Recently plastic abrasive particles have been developed which have found considerable success in the cleaning of such thin skinned and sensitive material. The lightweight of the plastic abrasive enables a low pressure to be used for impinging the plastic particles against the surface being cleaned. The lower pressure is possible since the weight of the plastic is approximately one-third of that of the heretofore commonly used sand particles. Although these plastic abrasive particles have found considerable success in the cleaning of thin skinned materials, the cleaning devices used therefore still have the problem of not enabling the operator to accurately regulate the dwell time that the abrasive particle stream impinges against the surface since the operator cannot see the particular area being cleaned since it is hidden within the housing that forms the vacuum chamber. It is desirable that the operator permits the abrasive streams to impinge against the surface only long enough to remove the debris and paint. The ability to accurately control the dwell time reduces considerably the amount of time required for cleaning a particular surface as well as preventing possible injury to the surface by an excess dwell time.
Therefore, the need has existed for an improved abrasive cleaning device for use with plastic abrasive particles which enables the operator to see the stream of abrasive particles as it impinges against a surface thereby enabling the dwell time to be accurately controlled which heretofore was not readily possible with prior abrasive cleaning devices.
Another problem with prior abrasive cleaning devices is that the cleaning head or vacuum chamber forming housing required two hoses to be connected to the housing. One hose, commonly referred to as the blast hose, carries the pressurized stream of abrasive particles, and the other hose, referred to as the vacuum hose, is attached to the cleaning head and source of suction to create the vacuum within the housing to remove the spent abrasive particles and debris. These two hoses increase the difficulty for the operator to manipulate the cleaning head in contrast to a cleaning head or device requiring only a single hose.
U.S. Pat. No. 4,212,138 which is believed to be the closest disclosure of the subject invention, discloses a sandblast cleaner in which a flexible hood or shroud is mounted on the end of a usual blast nozzle for confining the spent particles with the shroud. The shroud is provided with a small transparent window formed of a clear plastic material which is sewn into the shroud. The shroud is formed of a flexible woven fabric material which is pervious to air. Although such a device is satisfactory for small certain operations, it would be ineffective for large cleaning jobs, such as an aircraft, since the shroud would have to be continuously emptied manually of the spent abrasive particles and debris. Also the plastic window cannot be located close to the abrasive particle stream and work surface since the particles would hit and scratch the inside surface of the plastic window within a relatively short period of time making its usefulness seriously limited.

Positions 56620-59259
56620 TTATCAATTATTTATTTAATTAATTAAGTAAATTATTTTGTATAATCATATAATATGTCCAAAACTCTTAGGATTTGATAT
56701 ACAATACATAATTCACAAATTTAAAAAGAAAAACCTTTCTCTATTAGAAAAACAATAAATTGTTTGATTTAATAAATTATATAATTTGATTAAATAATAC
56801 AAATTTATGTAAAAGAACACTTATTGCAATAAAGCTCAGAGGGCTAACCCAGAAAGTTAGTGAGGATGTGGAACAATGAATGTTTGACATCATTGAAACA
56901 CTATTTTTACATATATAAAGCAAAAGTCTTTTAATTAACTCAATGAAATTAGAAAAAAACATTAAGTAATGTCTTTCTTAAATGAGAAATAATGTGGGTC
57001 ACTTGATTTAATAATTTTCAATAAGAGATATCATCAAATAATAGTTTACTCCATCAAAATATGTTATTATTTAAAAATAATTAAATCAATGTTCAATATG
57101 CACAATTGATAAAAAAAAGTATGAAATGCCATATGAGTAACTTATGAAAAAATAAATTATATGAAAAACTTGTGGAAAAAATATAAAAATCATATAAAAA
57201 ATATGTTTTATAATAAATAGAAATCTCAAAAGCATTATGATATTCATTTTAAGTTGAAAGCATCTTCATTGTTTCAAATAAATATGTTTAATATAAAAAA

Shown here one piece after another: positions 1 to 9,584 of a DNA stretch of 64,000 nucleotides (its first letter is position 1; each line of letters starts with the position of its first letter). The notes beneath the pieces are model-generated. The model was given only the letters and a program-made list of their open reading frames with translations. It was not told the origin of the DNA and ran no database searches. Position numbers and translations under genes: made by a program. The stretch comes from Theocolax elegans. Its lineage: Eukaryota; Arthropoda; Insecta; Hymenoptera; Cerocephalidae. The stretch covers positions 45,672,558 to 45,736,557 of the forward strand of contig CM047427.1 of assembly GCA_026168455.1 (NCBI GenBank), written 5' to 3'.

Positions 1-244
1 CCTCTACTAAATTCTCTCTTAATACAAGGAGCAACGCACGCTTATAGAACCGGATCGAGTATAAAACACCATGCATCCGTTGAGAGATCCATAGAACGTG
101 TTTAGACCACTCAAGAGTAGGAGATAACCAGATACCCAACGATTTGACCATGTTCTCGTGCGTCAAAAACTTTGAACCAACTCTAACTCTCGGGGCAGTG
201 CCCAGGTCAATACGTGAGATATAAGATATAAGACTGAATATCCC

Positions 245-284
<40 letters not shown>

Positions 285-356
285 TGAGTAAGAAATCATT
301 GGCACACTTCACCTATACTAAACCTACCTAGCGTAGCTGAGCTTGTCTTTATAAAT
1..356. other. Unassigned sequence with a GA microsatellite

Objectives of the invention include providing an improved pressurized abrasive cleaning device for use with plastic abrasive particles for abrasively cleaning a surface and simultaneously recovering nearly all of the abrasive particles and debris, in which the vacuum forming housing includes a removable transparent glass wall which forms a vacuum chamber within the housing enabling the stream of abrasive particles which is impinged against the surface being cleaning to be viewed by the operator enabling the operator to accurately control the amount of dwell time that the particles impinge against the surface. Another objective is to provide such a device in which the housing is connected to a suction exhaust line for recovering nearly all of the spent abrasive particles and debris for reclaiming the abrasive particles in a filtering unit, and in which a venturi nozzle is mounted on the housing with its outlet end located within the vacuum chamber and its inlet end being located concentrically within the exhaust tube means whereby the blast hose through which the pressurized air and abrasive particles is carried to the nozzle is located within a vacuum hose that is connected to the vacuum tube outlet of the housing thereby requiring the operator to control only a single hose at the head of the cleaning device.
A further objective of the invention is to provide such an abrasive cleaning device in which a work ring is removably mounted on an outer end of the housing which maintains close contact with the surface being cleaned to assist in maintaining the abrasive particles and debris within the vacuum chamber for subsequent removal through the exhaust tube.